Apologetics: art and act of giving a defence (Greek, apología) for one’s faith (1 Peter 3.15).
Arminianism: theological outlook framed by James Arminius (1560-1609), in rejection of tendencies in Calvinism; places relative emphasis on human freedom.
Deification/theosis: approach to salvation that stresses participation in divine nature (2 Peter 1.4).
Kerygma: Greek “preaching” or “proclamation” — used especially of kernel of early Christian message. Limited atonement: proposal within forms of Calvinism that Christ died only for those chosen for salvation by God.
Pelagianism: heresy associated with Pelegius (c.360-418); downplays effect of sin; condemned at the Council of Ephesus (431).
Praeambula fidei: Latin “preliminaries to faith” — what reason can offer as pointing towards faith in God.
Pre- and Post-lapsarian: before and after the Fall (Latin lapsus).
Prevenient grace: grace of God that “comes before” (Latin prae- plus venire) human response to God, preparing the way.
Purgatory: temporary state between death and final judgement, during which transforming work of grace is brought to perfection; so that redeemed may be presented to God “without spot or wrinkle. . . holy and without blemish” (Ephesians. 5.27). Rejected by the Church of England in corrupt form found in the late-Middle Ages (“Romish” form of doctrine, Articles of Religion 22, as now also rejected by the Roman Catholic Church), but widely accepted by Anglicans in chastened form (see Doctrine Commission, 1938 report).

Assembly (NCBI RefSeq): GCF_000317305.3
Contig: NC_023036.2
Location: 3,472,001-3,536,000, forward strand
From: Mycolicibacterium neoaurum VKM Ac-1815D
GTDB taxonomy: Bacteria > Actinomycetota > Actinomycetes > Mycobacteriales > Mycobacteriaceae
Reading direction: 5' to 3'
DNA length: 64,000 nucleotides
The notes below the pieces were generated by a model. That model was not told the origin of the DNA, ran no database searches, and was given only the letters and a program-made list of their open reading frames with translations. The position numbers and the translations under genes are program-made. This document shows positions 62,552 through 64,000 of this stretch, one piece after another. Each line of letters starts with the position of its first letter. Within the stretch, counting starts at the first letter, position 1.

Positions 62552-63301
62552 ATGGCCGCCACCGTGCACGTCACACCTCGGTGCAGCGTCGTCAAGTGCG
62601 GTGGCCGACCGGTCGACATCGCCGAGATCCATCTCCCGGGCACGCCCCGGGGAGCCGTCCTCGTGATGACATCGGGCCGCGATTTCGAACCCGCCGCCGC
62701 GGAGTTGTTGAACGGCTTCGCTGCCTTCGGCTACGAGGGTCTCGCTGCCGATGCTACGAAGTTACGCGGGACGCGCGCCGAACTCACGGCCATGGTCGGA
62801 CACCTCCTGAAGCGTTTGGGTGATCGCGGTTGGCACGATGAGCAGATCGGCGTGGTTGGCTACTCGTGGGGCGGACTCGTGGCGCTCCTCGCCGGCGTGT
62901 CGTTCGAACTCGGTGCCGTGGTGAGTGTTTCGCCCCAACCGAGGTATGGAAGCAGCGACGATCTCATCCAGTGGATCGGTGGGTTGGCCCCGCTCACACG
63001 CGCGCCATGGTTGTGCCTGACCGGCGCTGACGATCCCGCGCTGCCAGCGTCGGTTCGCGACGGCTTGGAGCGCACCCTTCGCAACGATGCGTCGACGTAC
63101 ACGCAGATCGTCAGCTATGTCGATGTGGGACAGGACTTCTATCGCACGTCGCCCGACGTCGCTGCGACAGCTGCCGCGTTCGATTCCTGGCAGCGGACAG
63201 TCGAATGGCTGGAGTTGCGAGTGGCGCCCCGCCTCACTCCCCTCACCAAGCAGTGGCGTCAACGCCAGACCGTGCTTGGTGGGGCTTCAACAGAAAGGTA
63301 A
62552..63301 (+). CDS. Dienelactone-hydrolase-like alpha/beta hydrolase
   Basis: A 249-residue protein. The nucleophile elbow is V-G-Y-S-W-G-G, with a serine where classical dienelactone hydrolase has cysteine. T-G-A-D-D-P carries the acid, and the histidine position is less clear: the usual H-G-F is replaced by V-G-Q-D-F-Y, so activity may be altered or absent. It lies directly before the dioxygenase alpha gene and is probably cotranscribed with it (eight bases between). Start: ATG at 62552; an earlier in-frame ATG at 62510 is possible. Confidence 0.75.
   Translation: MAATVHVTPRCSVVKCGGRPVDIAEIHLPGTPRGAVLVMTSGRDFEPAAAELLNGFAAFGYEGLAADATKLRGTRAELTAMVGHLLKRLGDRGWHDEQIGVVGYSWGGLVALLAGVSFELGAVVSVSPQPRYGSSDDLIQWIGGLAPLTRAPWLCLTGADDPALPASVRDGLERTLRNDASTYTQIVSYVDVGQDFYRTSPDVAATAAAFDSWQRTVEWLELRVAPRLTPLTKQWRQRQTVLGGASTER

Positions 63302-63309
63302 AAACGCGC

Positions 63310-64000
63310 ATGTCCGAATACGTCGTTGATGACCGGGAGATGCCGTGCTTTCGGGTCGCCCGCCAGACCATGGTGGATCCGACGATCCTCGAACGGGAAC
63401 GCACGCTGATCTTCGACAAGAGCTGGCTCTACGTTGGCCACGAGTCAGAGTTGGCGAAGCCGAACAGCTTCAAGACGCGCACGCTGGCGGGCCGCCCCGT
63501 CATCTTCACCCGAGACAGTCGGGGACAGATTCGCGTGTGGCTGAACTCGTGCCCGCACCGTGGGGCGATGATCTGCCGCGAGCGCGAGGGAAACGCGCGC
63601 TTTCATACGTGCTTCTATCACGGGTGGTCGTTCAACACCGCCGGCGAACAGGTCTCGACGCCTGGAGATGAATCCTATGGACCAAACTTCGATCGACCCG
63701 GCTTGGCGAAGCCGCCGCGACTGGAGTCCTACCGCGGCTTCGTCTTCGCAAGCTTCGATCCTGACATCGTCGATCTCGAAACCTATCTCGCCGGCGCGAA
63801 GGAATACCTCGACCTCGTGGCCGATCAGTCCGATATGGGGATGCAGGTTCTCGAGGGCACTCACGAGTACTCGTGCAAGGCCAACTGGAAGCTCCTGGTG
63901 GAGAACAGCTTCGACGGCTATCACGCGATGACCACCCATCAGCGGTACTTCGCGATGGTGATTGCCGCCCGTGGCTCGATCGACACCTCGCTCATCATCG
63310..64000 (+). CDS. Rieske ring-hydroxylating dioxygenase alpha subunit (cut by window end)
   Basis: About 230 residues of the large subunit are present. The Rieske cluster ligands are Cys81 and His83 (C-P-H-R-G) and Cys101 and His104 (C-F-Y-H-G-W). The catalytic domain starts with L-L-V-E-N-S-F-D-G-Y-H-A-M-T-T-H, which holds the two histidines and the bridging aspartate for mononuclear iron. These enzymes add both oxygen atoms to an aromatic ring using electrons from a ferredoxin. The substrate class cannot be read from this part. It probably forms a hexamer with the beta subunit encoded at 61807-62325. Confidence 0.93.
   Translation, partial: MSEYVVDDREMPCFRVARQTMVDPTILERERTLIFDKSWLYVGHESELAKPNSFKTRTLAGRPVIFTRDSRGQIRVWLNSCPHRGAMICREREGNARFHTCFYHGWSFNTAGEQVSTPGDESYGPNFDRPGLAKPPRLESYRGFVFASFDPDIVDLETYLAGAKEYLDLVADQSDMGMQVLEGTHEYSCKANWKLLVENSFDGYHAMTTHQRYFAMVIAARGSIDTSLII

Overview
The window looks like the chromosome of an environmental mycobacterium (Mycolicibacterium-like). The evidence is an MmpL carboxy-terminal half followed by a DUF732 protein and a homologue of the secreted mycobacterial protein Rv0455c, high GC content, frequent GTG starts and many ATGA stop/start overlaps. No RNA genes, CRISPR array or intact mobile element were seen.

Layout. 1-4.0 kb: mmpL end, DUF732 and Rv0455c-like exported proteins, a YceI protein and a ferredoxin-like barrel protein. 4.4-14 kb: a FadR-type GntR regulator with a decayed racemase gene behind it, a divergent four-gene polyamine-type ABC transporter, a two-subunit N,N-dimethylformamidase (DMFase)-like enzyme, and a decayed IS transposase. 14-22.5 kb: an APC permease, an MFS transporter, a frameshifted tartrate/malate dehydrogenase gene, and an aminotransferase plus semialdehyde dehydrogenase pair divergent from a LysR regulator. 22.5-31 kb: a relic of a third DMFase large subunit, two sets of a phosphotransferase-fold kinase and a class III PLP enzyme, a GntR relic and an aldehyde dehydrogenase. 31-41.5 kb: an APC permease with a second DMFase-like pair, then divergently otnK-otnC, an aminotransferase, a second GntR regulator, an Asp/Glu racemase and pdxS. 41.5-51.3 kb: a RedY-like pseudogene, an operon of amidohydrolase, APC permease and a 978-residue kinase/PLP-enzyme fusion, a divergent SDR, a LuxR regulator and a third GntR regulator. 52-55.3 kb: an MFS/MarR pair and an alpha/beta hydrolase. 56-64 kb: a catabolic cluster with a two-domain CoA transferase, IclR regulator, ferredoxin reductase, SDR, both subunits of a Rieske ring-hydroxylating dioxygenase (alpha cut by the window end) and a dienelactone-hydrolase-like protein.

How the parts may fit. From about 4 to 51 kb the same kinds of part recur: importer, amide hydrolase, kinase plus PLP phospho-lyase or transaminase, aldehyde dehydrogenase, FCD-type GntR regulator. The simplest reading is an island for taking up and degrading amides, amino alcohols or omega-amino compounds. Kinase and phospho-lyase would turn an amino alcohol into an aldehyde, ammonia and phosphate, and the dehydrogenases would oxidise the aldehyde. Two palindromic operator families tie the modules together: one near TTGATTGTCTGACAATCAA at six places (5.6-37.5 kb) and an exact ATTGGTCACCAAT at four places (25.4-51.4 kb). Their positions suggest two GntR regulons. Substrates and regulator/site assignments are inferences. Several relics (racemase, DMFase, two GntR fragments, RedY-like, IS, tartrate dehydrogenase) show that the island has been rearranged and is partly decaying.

Semi-Pelagianism: heresy presented as a weakened form of Pelagianism, with some room for grace, but still seeing first step in salvation as coming from human turn to God (see prevenient grace), with divine grace as simply aiding the human being.
Session of Christ: sitting of Christ (Latin sessio, “I sit”) at the right hand of Father following Ascension.
Seven deadly sins: more properly seven capital sins (Latin caput, head) — sins particularly liable to lead to (stand at the head of) other sins.
Soteriology: doctrinal consideration of salvation
Substitution (of various sorts): accounts of atonement that stress Christ standing in our place, at first to offer penance (Aquinas) or honour (Anselm) to God, but later, and especially in Protestant theology, to receive punishment.
Mortal and venial sins: sins that do not, and do, respectively, cut off life of grace (on the basis of 1 John 5.17).